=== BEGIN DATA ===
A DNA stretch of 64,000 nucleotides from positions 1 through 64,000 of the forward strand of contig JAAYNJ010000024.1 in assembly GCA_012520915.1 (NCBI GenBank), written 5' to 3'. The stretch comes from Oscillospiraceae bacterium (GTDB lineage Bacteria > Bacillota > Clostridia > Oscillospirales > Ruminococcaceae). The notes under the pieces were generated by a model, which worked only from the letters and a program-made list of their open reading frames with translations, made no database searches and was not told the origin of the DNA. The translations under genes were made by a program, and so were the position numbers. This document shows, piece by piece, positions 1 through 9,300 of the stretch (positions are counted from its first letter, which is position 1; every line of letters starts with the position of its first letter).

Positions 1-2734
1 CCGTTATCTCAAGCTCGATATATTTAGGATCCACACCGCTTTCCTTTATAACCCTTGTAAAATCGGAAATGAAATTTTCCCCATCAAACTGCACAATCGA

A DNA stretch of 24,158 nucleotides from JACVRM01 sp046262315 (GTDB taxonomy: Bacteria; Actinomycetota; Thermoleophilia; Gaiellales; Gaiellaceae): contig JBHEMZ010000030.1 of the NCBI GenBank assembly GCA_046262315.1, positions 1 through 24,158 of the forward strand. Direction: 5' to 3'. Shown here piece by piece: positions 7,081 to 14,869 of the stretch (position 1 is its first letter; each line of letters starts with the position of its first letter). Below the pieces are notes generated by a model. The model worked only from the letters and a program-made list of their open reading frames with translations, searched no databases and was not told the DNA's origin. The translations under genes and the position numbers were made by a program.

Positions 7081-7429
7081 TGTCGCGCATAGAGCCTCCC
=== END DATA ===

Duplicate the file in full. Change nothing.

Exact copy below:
A DNA stretch of 64,000 nucleotides from positions 1 through 64,000 of the forward strand of contig JAAYNJ010000024.1 in assembly GCA_012520915.1 (NCBI GenBank), written 5' to 3'. The stretch comes from Oscillospiraceae bacterium (GTDB lineage Bacteria > Bacillota > Clostridia > Oscillospirales > Ruminococcaceae). The notes under the pieces were generated by a model, which worked only from the letters and a program-made list of their open reading frames with translations, made no database searches and was not told the origin of the DNA. The translations under genes were made by a program, and so were the position numbers. This document shows, piece by piece, positions 1 through 9,300 of the stretch (positions are counted from its first letter, which is position 1; every line of letters starts with the position of its first letter).

Positions 1-2734
1 CCGTTATCTCAAGCTCGATATATTTAGGATCCACACCGCTTTCCTTTATAACCCTTGTAAAATCGGAAATGAAATTTTCCCCATCAAACTGCACAATCGA

A DNA stretch of 24,158 nucleotides from JACVRM01 sp046262315 (GTDB taxonomy: Bacteria; Actinomycetota; Thermoleophilia; Gaiellales; Gaiellaceae): contig JBHEMZ010000030.1 of the NCBI GenBank assembly GCA_046262315.1, positions 1 through 24,158 of the forward strand. Direction: 5' to 3'. Shown here piece by piece: positions 7,081 to 14,869 of the stretch (position 1 is its first letter; each line of letters starts with the position of its first letter). Below the pieces are notes generated by a model. The model worked only from the letters and a program-made list of their open reading frames with translations, searched no databases and was not told the DNA's origin. The translations under genes and the position numbers were made by a program.

Positions 7081-7429
7081 TGTCGCGCATAGAGCCTCCC